District of Columbia officials this week expressed indignation after a series of Washington Post stories, which claimed that the city’s property tax sales system has deprived some of its most vulnerable residents of their homes over miniscule debts.
But a local advocacy group said the outrage is more than a year too late.
In April 2012, AT HOME, the Alliance to Help Owners Maintain Equity, sent a letter addressed to Mayor Vincent C. Gray and Council Jack Evans, chairman of the D.C. Council’s Committee on Finance & Revenue, highlighting “several flaws” in the real property tax sale system.
“The current tax sale system’s problems cause economic hardship for homeowners, displace families (many of whom have lived in their homes for multiple generations) and burden communities already struggling to make ends meet,” the letter read.
But that warning was largely ignored, a spokeswoman said, and while legislation was introduced, it went nowhere.
On Sept. 9, in response to the Post’s reports, Mayor Vincent C. Gray and Councilmember Anita Bonds (Democrat At Large) proposed a moratorium on all property tax liens in the District. Bonds also requested that Gray and the D.C. Council establish guidelines on the tax lien system that will subsequently become law.
“I am deeply saddened and extremely upset that residents have lost their homes to these predatory buyers for as little as a $45.00 tax lien,” Bonds said in a statement. “As a member of the Council of the District of Columbia, I intend to do all I can to rectify these unsavory practices.”
In June, Bonds introduced legislation, the “Senior Citizen Real Property Tax Relief Act,” which seeks to exempt all property taxes for long-time homeowners aged 75 and older and earn less than $60,000 annually.
In an interview, Bonds, a resident of Bloomingdale, said she is concerned that some residents’ biggest investment, their property, is being threatened because they cannot to afford to pay taxes.
Amy Mix, supervising attorney at the Legal Counsel for the Elderly, an AARP-affiliated free legal service and a member of the AT HOME coalition, commended the legislators for moving, even at this late date.
“I’m happy to see that they mayor and council are showing outrage over this issue, but we wish we could have had some of that outrage since last year,” Mix said.
Some of the common problems in the system involved homeowners receiving faulty bills, residents not getting a response or getting wrong information from the Office of Tax and Revenue and inadequate or delayed post-sale notices.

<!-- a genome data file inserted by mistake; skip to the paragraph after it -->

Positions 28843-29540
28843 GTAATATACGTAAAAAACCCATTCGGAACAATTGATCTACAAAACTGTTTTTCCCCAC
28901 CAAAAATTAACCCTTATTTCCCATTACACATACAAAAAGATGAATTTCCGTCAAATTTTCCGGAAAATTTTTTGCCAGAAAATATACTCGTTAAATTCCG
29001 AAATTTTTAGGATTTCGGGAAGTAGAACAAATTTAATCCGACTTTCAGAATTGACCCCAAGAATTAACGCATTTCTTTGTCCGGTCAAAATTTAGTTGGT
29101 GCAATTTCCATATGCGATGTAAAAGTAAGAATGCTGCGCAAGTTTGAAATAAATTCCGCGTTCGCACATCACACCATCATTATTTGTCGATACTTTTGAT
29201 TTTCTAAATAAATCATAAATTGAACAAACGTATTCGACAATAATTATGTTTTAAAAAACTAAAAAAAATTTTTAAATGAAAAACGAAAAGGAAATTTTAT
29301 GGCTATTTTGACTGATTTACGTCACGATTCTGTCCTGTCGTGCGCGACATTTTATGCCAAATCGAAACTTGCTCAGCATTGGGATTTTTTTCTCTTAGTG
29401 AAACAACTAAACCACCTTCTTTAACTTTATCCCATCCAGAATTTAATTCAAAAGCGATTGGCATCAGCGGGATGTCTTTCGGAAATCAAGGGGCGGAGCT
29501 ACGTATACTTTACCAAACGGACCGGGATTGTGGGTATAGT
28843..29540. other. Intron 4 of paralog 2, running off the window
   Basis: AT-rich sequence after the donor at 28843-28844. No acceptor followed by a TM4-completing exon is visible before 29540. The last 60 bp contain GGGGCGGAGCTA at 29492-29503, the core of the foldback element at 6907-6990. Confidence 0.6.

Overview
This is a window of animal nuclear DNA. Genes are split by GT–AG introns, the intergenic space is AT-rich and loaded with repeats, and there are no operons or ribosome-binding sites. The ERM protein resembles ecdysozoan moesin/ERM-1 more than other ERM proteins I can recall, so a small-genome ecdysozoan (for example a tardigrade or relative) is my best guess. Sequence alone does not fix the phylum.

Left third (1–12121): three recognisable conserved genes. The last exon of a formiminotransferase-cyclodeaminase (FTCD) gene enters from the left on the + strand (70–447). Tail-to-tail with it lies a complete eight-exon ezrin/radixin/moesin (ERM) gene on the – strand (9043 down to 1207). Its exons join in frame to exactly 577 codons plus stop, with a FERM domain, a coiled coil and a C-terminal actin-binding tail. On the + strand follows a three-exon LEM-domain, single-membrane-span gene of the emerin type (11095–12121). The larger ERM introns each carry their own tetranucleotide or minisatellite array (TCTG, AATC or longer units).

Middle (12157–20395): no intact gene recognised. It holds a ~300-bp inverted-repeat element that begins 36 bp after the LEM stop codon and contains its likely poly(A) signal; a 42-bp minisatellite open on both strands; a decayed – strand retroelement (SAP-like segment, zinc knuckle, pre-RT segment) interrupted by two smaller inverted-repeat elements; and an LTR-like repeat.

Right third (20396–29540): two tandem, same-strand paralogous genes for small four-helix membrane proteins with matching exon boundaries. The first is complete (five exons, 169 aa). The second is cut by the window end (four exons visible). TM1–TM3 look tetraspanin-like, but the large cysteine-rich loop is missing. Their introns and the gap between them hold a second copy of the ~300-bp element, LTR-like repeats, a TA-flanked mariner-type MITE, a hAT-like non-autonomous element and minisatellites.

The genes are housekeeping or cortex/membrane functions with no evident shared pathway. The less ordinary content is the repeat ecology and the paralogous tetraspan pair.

More egregiously, Mix said, many of their clients were elderly and disabled homeowners who were losing their homes over negligible liens, some lower than $1,500, that became distended by exorbitant attorneys’ fees.
“The tax sale system is very predatory and one-sided, benefitting those out-of-town purchasers that come in, take up properties and flip them. The District only gets its [owed] taxes paid,” Mix said.
A spokesman for the Office of the Chief Financial Officer has disputed the characterization of its tax sale system, saying the examples cited by the Post occurred before 2008.
“Rules have been put in place to prevent these tragic events from happening and they have not happened again,” David Umansky told the AFRO. “The Post was not forthcoming in its stories because they did not say these problems happened then (before 2008) and they ignored the fact that these safeguards are in place now.”
Not only has the Office of Tax and Revenue increased the number of notices that are sent to those delinquent on their property taxes, but it also placed a $1,000 floor on the liens that could be auctioned, officials said.
This year, for example, out of the 4,000 properties listed as being negligent on their taxes, only 1,000 made it to the tax sale since 75 percent of those contacted paid their debt after receiving the notices.
Thirty-five of the remaining 1,000 were eliminated because their lien was lower than $1,000, and of the 965 properties that were eventually sold, 100 had homestead exemption, meaning mostly rental and commercial properties were sold, Umansky said.
“The impact on homeowners is going down because of the rules in place,” he said.
More can be done to strengthen protections for homeowners, Umansky added, such as capping attorneys’ fees. And, his agency is working with Evans and other council members, who are pushing emergency legislation that would place a $2,000 minimum on the liens sold and exempt senior citizens and the disabled from lien sales, among other changes.
Mix, the seniors advocate, said Umansky is giving his agency too much credit and mischaracterizing their motives.
“[OTR’s] $1,000 threshold exists, now because they didn’t want to see liens below $1,000, that threshold was created and changes each year based on OTR’s administrative capacity,” Mix said. “If they were caught up on their work, there wouldn’t be a threshold at all.”
Mix attributed any progress in the system to the “unintentional” effects of the threshold; the fairness of Judge Joseph E. Beshouri, who often refers defenseless seniors and the disabled to the Legal Counsel for the Elderly; and to the D.C. Bar Association, which has a resource center at the court to offer homeowners sound advice and help.
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